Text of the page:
Ajax is no longer an experimental approach to website development, but the key to building browser-based applications that form the cornerstone of Web 2.0. Head First Ajax gives you an up-to-date perspective that lets you see exactly what you can do—and has been done—with Ajax. With it, you get a highly practical, in-depth, and mature view of what is now a mature development approach.
Head First Ajax covers:
- Making Ajax requests with XMLHTTPREQUEST objects
- The asynchronous application model
- The Document Object Model (DOM)
- Controlling the browser with the Browser Object Model
- XHTML Forms
- POST Requests
- XML Syntax and the XML DOM tree
- XML Requests & Responses
- JSON -- an alternative to XML
- Ajax architecture & patterns
- The Prototype Library
The book also discusses the server-side implications of building Ajax applications, and uses a "black box" approach to server-side components.
Table of contents
- Head First Ajax
- A Note Regarding Supplemental Files
- Advance Praise for Head First Ajax
- Author of Head First Ajax
How to Use this Book: Intro
- Who is this book for?
- We know what you’re thinking
- We know what your brain is thinking
- Metacognition: thinking about thinking
- Here’s what WE did
- Here’s what YOU can do to bend your brain into submission
- Read Me
- The technical review team
- Safari® Books Online
1. Using Ajax: Web Apps for a New Generation
- Web pages: the old-fashioned approach
- Web pages reinvented
- So what makes a page “Ajax”?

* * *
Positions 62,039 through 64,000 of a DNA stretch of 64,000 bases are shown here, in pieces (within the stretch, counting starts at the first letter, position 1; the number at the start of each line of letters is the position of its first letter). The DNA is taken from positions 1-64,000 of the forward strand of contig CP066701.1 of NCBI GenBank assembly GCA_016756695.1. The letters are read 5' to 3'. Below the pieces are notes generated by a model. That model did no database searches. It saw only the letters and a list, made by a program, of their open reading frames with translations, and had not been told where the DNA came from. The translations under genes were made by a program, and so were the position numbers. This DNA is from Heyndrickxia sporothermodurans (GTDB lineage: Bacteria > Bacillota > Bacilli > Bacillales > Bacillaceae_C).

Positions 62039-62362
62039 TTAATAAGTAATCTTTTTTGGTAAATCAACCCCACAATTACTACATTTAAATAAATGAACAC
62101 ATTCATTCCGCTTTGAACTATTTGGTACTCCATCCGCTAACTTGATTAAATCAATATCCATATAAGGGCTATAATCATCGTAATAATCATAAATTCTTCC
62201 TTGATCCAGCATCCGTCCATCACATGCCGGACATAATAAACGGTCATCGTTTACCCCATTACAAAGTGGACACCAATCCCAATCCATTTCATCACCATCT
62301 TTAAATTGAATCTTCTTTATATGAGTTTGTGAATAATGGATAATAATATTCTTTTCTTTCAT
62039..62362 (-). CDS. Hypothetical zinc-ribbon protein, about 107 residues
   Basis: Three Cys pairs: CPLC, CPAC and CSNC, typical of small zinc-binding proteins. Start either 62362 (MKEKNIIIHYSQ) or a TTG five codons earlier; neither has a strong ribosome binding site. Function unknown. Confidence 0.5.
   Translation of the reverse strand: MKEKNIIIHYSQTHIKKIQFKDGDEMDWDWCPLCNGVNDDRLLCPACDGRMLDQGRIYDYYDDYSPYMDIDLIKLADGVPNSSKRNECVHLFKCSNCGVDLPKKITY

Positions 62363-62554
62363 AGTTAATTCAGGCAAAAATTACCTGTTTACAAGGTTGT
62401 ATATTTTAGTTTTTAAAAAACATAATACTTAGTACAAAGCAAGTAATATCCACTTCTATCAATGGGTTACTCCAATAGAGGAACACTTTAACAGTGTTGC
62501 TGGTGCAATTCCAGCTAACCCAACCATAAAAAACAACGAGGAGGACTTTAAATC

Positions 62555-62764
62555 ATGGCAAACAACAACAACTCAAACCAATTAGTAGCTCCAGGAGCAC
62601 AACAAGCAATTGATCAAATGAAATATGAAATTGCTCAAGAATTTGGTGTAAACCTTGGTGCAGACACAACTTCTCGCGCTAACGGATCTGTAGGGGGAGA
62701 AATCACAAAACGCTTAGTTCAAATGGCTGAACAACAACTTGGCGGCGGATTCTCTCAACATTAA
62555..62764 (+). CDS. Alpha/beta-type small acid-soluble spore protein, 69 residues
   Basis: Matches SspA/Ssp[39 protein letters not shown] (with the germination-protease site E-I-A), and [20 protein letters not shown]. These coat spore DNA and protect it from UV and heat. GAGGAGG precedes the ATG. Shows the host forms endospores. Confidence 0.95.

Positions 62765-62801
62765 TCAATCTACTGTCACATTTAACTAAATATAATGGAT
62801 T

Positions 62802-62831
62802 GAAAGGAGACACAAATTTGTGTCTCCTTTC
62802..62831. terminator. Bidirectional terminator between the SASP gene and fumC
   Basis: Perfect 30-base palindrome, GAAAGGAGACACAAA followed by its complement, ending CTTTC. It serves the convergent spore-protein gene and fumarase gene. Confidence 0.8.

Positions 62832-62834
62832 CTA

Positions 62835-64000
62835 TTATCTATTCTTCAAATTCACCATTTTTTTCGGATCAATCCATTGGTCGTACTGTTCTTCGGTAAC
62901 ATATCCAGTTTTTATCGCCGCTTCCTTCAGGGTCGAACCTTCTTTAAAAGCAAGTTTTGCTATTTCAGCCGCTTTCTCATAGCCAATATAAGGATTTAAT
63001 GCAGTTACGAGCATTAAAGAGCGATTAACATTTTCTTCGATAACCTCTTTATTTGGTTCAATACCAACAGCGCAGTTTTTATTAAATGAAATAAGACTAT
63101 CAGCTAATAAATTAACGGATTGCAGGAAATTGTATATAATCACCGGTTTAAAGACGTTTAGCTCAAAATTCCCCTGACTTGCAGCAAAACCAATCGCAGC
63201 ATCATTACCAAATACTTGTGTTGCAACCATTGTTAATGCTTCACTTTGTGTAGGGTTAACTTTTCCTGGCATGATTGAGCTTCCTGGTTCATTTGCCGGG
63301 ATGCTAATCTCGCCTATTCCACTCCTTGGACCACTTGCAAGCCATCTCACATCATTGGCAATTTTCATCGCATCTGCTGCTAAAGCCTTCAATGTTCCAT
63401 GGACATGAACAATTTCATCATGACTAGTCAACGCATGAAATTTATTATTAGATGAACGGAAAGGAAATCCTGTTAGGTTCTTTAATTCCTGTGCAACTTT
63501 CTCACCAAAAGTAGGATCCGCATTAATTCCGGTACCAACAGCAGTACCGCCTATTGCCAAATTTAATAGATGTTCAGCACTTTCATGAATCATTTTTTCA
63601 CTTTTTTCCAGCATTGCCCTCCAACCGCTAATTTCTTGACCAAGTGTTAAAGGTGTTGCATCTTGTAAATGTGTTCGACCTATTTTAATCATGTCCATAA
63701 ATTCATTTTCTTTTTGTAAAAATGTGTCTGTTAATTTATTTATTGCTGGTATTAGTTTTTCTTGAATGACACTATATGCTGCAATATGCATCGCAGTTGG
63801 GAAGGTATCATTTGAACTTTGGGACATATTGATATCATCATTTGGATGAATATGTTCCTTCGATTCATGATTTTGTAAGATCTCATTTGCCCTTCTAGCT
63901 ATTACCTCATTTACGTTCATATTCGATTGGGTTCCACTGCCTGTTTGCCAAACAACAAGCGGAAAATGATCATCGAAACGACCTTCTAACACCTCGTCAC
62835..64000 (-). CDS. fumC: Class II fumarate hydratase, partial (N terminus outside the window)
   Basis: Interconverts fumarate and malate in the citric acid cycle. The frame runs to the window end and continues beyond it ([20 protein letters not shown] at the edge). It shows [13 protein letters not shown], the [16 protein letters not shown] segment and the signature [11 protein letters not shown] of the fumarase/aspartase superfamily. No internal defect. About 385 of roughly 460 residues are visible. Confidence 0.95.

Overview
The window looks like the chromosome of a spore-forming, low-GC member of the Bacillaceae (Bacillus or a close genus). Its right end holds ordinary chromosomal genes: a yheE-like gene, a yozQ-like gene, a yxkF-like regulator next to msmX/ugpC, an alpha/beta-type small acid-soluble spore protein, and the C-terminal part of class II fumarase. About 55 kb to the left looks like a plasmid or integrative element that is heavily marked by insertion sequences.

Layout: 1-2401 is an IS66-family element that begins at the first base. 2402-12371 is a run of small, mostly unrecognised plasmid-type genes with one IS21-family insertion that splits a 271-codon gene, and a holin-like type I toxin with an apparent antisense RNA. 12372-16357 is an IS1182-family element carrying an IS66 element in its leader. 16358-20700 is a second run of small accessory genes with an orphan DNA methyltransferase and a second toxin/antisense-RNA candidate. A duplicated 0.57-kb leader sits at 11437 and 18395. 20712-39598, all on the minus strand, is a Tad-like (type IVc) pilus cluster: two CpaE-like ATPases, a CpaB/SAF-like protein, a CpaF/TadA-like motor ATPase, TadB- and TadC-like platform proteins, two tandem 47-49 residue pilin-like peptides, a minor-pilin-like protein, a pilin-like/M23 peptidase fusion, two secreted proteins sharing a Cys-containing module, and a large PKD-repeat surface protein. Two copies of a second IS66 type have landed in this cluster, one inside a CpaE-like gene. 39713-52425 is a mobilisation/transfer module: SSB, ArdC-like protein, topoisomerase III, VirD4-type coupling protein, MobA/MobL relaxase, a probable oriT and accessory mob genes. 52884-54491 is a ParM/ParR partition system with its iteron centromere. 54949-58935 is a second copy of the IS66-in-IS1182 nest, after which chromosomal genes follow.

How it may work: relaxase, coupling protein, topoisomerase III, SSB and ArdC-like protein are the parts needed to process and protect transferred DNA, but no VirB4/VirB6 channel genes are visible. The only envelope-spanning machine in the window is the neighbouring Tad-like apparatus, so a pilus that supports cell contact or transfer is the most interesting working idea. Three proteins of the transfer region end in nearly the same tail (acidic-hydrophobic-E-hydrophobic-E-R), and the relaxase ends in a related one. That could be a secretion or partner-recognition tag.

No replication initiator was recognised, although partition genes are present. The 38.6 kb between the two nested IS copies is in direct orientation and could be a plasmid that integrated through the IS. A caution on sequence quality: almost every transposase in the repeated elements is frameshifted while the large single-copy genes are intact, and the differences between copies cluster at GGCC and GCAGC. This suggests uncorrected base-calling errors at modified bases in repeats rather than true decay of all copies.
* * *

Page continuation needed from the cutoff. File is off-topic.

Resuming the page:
- Rob’s Rock ‘n’ Roll Memorabilia
- Ajax and rock ‘n’ roll in 5 steps
- Step 1: Modify the XHTML
- Step 3: Create a request object
- Step 4: Get the item’s details
- Let’s write the code for requesting an item’s details
- Always make sure you have a request object before working with it
- The request object is just an object
- Hey, server... will you call me back at displayDetails(), please?
- Use send() to send your request
- The server usually returns data to Ajax requests
- Ajax is server-agnostic
- Use a callback function to work with data the server returns
- Get the server’s response from the request object’s responseText property
- Goodbye traditional web apps...
2. Designing Ajax Applications: Thinking Ajaxian
- Mike’s traditional web site
- Let’s use Ajax to send registration requests ASYNCHRONOUSLY
- Update the registration page
- Set the window.onload event handler... PROGRAMMATICALLY
- What happens when...
- And on the server...
- Some parts of your Ajax designs will be the same... every time
- createRequest() is always the same
- Create a request object... on multiple browsers
- Ajax app design involves both the web page AND the server-side program
- What we’ve done so far...
- What we still need to do...
- The request object connects your code to the web browser
- You talk to the browser, not the server
- The browser calls back your function with the server’s response
- Show the Ajax registration page to Mike...
- The web form has TWO ways to send requests to the server now
- Let’s create CSS classes for each state of the processing...
- Changes? We don’t need no stinkin’ changes!
- Only allow registration when it’s appropriate
- It all started with a downward-facing dog...
- Ajax apps are more than the sum of their parts
- Here’s Marcy’s XHTML...
- Events are the key to interactivity